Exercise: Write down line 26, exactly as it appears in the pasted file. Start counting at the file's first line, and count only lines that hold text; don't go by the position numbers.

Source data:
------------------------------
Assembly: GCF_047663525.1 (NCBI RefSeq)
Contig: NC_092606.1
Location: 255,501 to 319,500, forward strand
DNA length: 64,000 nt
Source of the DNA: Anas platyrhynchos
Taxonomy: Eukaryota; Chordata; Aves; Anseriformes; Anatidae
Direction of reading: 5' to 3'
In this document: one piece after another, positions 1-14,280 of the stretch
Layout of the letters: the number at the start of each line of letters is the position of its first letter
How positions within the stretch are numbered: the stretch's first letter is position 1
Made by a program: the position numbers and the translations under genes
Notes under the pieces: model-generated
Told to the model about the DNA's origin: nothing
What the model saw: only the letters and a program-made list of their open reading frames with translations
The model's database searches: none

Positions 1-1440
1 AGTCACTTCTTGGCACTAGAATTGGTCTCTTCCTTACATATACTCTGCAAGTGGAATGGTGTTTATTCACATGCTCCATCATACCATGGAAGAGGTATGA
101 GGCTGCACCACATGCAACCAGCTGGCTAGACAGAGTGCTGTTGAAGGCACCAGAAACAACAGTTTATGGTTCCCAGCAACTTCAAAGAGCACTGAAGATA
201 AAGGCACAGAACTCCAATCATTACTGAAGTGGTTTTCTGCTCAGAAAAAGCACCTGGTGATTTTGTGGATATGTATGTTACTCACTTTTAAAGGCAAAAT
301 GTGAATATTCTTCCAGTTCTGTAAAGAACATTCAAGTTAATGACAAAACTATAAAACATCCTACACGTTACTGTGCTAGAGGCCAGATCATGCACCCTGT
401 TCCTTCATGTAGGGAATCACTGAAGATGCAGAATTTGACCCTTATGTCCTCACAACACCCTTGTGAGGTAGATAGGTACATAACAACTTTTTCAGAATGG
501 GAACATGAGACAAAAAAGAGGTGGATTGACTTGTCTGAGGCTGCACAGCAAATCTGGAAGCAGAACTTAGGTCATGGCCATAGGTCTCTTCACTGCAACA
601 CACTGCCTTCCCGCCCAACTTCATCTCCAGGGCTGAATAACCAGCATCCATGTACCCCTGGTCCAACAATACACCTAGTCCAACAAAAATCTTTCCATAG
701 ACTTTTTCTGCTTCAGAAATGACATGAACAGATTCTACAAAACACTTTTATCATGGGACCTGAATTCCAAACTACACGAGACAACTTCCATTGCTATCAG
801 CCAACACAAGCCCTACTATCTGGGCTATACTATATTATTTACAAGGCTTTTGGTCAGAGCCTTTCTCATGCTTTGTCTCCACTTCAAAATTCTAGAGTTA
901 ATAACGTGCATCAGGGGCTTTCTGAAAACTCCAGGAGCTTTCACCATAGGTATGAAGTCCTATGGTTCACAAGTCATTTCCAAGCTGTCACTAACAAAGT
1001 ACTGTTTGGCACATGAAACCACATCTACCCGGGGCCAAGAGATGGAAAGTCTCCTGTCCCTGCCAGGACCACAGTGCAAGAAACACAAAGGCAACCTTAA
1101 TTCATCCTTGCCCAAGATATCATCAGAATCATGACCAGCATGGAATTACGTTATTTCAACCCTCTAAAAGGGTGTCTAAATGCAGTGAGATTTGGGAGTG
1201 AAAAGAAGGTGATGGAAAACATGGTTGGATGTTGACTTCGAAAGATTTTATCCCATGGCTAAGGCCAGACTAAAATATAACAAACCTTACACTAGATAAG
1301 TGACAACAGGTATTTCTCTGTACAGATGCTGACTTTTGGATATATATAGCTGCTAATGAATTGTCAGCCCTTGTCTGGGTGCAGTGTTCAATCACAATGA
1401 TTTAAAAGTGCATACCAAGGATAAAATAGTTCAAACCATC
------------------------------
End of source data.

901 ATAACGTGCATCAGGGGCTTTCTGAAAACTCCAGGAGCTTTCACCATAGGTATGAAGTCCTATGGTTCACAAGTCATTTCCAAGCTGTCACTAACAAAGT